Gorillas Explore Their Habitat

Four of the seven western lowland gorillas making their home at the Houston Zoo had access to explore the main habitat yard for the first time today, April 8. The family group spent time closely examining the entire area, from climbing a specially-designed felled cement tree to collecting all the treats the keepers spread throughout. Favorite treats included carrots, tomatoes, and romaine lettuce.

The intricately designed space holds both groups of western lowland gorillas who will spend their days alternating between an outdoor habitat filled with lush landscape that mimics an African forest and a multi-tiered night house that includes private bedrooms, an artistic 23-foot-tall climbing tree, and a behind-the-scenes outdoor yard.

These magnificent animal ambassadors offer the opportunity to increase awareness and inspire conservation action to protect their wild counterparts. The Houston Zoo’s conservation efforts for these species will also be communicated through interpretive messages and interactive experiences that reinforce compelling education programs.

Once open to the public on Memorial Day weekend, guests will be able to see the gorillas through many different areas of the habitat. From an arrival building with floor-to-ceiling windows looking out over the dry river bed, to an open boardwalk alongside the gorilla’s naturalistic forest, guests will also see the gorillas inside their state-of-the-art night house.

The gorillas calling Houston home are two distinct troops of western lowland gorillas: a troop of male gorillas from Riverbanks Zoo and Garden in Columbia, SC. Chaka (30), Mike (23) and Ajari (14). This bachelor troop has been busy getting to know the day room and the outside backyard. They will begin to have access to the main habitat in the coming weeks. The bachelor trio will alternate spaces at the Houston Zoo with the family group.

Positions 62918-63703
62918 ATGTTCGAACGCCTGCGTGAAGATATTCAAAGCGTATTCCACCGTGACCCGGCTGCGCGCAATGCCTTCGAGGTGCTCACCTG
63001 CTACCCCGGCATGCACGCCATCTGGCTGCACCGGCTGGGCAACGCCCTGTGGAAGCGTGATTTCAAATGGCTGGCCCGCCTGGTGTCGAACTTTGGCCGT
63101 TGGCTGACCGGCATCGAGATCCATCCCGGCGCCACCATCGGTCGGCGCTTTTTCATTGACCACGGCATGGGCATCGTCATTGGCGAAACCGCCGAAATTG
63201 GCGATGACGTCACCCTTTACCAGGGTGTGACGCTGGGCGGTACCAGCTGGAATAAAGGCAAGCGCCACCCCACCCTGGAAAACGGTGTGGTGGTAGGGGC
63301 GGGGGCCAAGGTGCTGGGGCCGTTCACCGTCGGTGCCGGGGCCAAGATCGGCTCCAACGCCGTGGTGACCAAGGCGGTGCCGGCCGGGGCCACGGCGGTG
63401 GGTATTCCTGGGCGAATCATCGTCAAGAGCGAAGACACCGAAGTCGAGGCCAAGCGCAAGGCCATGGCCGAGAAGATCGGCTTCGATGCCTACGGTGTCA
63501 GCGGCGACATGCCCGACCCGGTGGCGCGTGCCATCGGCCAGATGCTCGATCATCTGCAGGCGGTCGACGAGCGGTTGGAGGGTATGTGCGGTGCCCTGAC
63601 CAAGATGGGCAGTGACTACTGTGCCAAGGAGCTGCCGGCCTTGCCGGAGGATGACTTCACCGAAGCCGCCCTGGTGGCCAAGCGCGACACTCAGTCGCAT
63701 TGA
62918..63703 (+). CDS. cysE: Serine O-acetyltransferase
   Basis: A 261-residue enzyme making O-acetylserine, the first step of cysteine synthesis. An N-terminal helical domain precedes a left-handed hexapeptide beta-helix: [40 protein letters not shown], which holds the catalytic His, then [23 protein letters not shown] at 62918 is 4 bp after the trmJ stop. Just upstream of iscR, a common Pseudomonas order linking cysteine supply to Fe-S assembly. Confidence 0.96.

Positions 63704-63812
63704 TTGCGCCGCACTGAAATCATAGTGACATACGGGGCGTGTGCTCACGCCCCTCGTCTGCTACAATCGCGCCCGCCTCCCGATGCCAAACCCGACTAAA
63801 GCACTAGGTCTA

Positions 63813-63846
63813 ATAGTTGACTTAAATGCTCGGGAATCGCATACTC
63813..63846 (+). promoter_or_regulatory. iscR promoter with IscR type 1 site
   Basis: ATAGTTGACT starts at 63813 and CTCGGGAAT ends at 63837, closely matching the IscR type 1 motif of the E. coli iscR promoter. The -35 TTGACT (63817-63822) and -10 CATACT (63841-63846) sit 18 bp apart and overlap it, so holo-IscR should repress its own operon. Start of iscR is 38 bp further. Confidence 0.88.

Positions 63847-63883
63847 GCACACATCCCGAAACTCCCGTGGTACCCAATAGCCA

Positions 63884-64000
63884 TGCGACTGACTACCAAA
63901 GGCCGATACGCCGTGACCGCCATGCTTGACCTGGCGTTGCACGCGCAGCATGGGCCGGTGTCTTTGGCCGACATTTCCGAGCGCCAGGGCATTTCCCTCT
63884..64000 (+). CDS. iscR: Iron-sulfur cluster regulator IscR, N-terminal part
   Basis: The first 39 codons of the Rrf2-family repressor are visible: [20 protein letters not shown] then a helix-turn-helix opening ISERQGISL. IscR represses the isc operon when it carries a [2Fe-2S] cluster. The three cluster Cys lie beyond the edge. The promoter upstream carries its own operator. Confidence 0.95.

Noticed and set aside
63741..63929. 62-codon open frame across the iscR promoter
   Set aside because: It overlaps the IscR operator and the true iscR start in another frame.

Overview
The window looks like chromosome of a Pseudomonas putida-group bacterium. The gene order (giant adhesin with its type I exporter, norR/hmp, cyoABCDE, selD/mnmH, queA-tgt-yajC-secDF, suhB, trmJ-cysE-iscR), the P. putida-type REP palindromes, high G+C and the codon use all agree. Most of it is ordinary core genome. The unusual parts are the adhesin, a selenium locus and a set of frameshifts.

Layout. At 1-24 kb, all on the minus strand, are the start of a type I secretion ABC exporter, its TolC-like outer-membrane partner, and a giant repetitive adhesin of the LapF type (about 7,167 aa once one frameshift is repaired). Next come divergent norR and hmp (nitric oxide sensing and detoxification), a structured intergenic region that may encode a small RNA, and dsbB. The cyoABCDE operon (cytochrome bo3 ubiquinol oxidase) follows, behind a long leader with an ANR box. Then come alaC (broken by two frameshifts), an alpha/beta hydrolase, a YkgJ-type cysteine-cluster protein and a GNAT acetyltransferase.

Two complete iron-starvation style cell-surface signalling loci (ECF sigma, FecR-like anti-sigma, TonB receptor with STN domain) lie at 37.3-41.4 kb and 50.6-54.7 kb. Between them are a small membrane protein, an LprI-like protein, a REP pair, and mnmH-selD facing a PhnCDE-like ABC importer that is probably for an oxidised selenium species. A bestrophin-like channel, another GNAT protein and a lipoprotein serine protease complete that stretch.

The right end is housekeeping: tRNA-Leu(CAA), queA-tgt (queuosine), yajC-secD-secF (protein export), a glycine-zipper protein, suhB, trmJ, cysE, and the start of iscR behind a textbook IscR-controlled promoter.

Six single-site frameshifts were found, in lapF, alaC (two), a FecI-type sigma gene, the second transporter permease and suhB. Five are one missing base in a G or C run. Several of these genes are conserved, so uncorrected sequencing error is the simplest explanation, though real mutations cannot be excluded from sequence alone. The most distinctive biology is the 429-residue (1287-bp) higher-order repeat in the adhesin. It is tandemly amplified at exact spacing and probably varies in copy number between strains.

Zuri (31), Holli (25) and their daughter Sufi (13) arrived in Houston from the Bronx Zoo after a nine month stay at the Louisville Zoo. Binti (40) from Audubon Zoo was chosen to join the family troop as a part of the Species Survival Plan, a cooperation between Association of Zoos and Aquarium (AZA) accredited zoos and aquariums to properly manage specific, and typically threatened or endangered, species population.

The endangered western lowland gorilla faces many threats.  Their native habitat in central and west Africa is shrinking largely due to the expansion of mining and agriculture in the area. The already dwindling population faces the added threat from illegal hunting. As one of man’s closest relatives in the animal kingdom, their highly social nature and intelligence make them prime ambassadors to educate our community about the threats faced by all gorillas and the conservation work currently undertaken by the Houston Zoo. Staff works in tandem with the Mountain Gorilla Veterinary Project (MGVP) to improve the health of remaining gorilla populations through improved human health for veterinarians and conservation workers as well as rural communities. Active health programs and education are fostering a better understanding of an appreciation for the natural world for those living near these endangered apes. The zoo staff also works with the Art of Conservation project, and the Gorilla Rehabilitation and Conservation Education(GRACE) Center.

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